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Ritual and Daily Life: Transmission and interpretation of the Ismaili tradition in Vancouver

Publication Type  Thesis
Year of Publication  1985
Authors  Dossa, Parin Aziz
University  University of British Columbia
Degree  PhD Thesis


B.A., Makerere University,1969
M.A., University Of Edinburgh,1971

in the Department of Anthropology and Sociology

We accept this thesis as conforming to the required standard
Parin Aziz Dossa, 1985

Ritual and Daily Life: Transmission and interpretation of the Ismaili tradition in Vancouver, Thesis

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p. 30

(ii) Ismaili Doctrine

One of the keys to the understanding of the Ismaili (Shia) doctrine lies
in the way Ismailis view man. Man is made up of body and soul participating
in two worlds: the higher world of the First (Aql, an expression of the Divine Volition,
and the lower world of Nafs, which has emanated from Aql and is the
principle of animation from which matter has originated. As man is far
removed from his origins in the higher world, he needs to acquire knowledge of
the latter so that he can be motivated to achieve re-union. In this task man
receives help from the Imam who is the embodiment of the Divine Volition. The
Imam is regarded as a being who is endowed with the wisdom requisite for
infusing elements from the higher (spiritual) world into the lower world of
matter. The Imam's knowledge of the spiritual realities is bestowed by Allah
and is transmitted directly from one Imam to the other. The authority of the
Imam occupies a central place in Shiism and obedience to him is regarded as
the principal index of the believers attempt to understand the inner core of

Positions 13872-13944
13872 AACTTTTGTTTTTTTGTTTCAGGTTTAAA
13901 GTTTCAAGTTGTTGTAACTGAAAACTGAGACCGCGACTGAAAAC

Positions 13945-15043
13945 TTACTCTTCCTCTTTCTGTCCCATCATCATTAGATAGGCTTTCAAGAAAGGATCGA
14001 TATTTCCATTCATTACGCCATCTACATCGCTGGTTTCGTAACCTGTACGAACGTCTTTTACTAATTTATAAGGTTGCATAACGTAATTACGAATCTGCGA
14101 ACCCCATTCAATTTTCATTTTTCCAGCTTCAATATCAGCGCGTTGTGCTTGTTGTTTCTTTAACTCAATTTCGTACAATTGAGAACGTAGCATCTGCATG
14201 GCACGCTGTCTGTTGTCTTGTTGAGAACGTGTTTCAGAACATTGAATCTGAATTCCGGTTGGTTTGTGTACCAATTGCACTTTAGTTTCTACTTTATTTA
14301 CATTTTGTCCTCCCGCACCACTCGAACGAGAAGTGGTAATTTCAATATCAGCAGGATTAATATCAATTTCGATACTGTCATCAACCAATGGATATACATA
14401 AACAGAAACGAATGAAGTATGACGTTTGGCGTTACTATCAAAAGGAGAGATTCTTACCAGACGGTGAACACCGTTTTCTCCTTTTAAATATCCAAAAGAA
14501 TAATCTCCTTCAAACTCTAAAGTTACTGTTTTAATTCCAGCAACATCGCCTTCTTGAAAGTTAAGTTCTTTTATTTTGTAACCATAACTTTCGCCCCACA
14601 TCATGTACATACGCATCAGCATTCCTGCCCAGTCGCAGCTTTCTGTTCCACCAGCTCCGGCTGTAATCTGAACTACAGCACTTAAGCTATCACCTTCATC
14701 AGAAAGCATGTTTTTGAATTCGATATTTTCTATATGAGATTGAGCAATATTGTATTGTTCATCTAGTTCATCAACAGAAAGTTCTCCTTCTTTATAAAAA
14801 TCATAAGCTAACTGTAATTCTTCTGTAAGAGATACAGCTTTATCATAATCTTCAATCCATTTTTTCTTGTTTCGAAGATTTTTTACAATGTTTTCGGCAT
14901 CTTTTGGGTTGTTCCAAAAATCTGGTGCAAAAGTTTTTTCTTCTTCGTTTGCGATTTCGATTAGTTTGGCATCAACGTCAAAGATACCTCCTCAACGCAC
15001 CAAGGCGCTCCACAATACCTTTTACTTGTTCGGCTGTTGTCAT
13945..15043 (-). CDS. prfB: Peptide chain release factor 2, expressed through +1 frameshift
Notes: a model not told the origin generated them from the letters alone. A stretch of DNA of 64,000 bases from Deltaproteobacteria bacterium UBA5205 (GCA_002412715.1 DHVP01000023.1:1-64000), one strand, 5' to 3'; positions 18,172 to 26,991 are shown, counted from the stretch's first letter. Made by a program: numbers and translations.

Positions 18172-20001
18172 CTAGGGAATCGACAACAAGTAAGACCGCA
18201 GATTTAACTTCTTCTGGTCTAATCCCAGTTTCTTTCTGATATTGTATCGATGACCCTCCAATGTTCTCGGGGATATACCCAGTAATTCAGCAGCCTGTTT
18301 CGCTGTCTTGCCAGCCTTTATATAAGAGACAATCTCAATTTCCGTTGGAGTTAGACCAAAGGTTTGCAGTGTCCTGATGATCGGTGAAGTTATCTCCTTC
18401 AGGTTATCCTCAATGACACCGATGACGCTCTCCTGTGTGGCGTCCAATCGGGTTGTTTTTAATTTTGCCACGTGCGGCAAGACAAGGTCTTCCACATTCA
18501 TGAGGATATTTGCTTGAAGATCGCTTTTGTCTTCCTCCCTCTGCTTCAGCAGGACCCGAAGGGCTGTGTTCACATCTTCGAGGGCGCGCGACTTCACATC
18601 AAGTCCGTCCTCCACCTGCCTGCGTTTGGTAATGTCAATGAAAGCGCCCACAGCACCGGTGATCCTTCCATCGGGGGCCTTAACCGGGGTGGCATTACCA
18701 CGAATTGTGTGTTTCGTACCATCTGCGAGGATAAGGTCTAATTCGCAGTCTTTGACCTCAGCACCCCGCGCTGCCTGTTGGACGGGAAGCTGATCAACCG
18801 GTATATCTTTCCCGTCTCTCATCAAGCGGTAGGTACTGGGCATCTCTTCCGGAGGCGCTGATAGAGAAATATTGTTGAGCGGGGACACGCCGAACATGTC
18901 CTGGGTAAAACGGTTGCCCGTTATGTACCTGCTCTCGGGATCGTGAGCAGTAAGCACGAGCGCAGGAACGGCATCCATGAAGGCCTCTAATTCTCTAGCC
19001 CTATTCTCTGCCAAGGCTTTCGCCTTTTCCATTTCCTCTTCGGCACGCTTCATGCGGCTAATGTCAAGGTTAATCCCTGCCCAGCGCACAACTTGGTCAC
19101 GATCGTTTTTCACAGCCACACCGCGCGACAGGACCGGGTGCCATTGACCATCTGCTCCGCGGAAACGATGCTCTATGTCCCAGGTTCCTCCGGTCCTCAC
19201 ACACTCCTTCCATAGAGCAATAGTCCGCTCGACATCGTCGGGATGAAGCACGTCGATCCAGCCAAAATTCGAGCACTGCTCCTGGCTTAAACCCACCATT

the Islamic message and the values contained in the message. Obedience to the
Imam entails leading a life in accordance with his will which is expressed in
the firmans (guidance given by the Imam).

The relationship between the Imam and his followers can be elucidated
through two concepts which are given central importance in Ismaili thought:
the zahir (outward) and the batin (inward). Although there exists a
fundamental distinction between the zahir and the batin they are inseparable.
The zahir is the letter of the law as promulgated by the Prophet. The batin
represents the inner core of the faith and is contained in the zahir. In the
zahir, the Imam is the commander of the faithful by virtue of his having been
designated by the Prophet. In the batin, the Imam holds the key to the source
of ta'wil, the allegorical interpretation of the Quran. Through such an
interpretation, the Imam enables man to return to his origins. Through the
mediating role of the Imam, the juxtaposition of zahir and batin receives a
link. The Ismailis believe that once the batin is appreciated, the zahir is
understood as part of the batin. One of the essential functions of the Imam
is conceived as that of enabling his followers to go beyond the understanding
of zahir and penetrate into the inner meaning and experience of the batin.
In this way man can be in the zaheri world and continue to strive for the